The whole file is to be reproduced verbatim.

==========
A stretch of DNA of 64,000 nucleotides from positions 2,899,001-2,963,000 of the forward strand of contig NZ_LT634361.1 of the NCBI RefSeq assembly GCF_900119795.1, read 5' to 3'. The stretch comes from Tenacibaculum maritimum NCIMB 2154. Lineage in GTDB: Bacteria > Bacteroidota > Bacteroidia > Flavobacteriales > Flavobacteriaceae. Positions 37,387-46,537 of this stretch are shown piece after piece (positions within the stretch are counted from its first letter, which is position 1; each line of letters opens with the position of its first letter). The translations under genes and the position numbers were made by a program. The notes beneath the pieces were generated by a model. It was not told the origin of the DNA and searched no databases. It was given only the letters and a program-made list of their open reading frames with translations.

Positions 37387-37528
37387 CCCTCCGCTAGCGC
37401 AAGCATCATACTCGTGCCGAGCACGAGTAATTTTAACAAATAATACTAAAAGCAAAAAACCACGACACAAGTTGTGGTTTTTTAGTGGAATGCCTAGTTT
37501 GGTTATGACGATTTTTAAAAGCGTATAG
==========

A stretch of DNA of 64,000 nucleotides from positions 2,899,001-2,963,000 of the forward strand of contig NZ_LT634361.1 of the NCBI RefSeq assembly GCF_900119795.1, read 5' to 3'. The stretch comes from Tenacibaculum maritimum NCIMB 2154. Lineage in GTDB: Bacteria > Bacteroidota > Bacteroidia > Flavobacteriales > Flavobacteriaceae. Positions 37,387-46,537 of this stretch are shown piece after piece (positions within the stretch are counted from its first letter, which is position 1; each line of letters opens with the position of its first letter). The translations under genes and the position numbers were made by a program. The notes beneath the pieces were generated by a model. It was not told the origin of the DNA and searched no databases. It was given only the letters and a program-made list of their open reading frames with translations.

Positions 37387-37528
37387 CCCTCCGCTAGCGC
37401 AAGCATCATACTCGTGCCGAGCACGAGTAATTTTAACAAATAATACTAAAAGCAAAAAACCACGACACAAGTTGTGGTTTTTTAGTGGAATGCCTAGTTT
37501 GGTTATGACGATTTTTAAAAGCGTATAG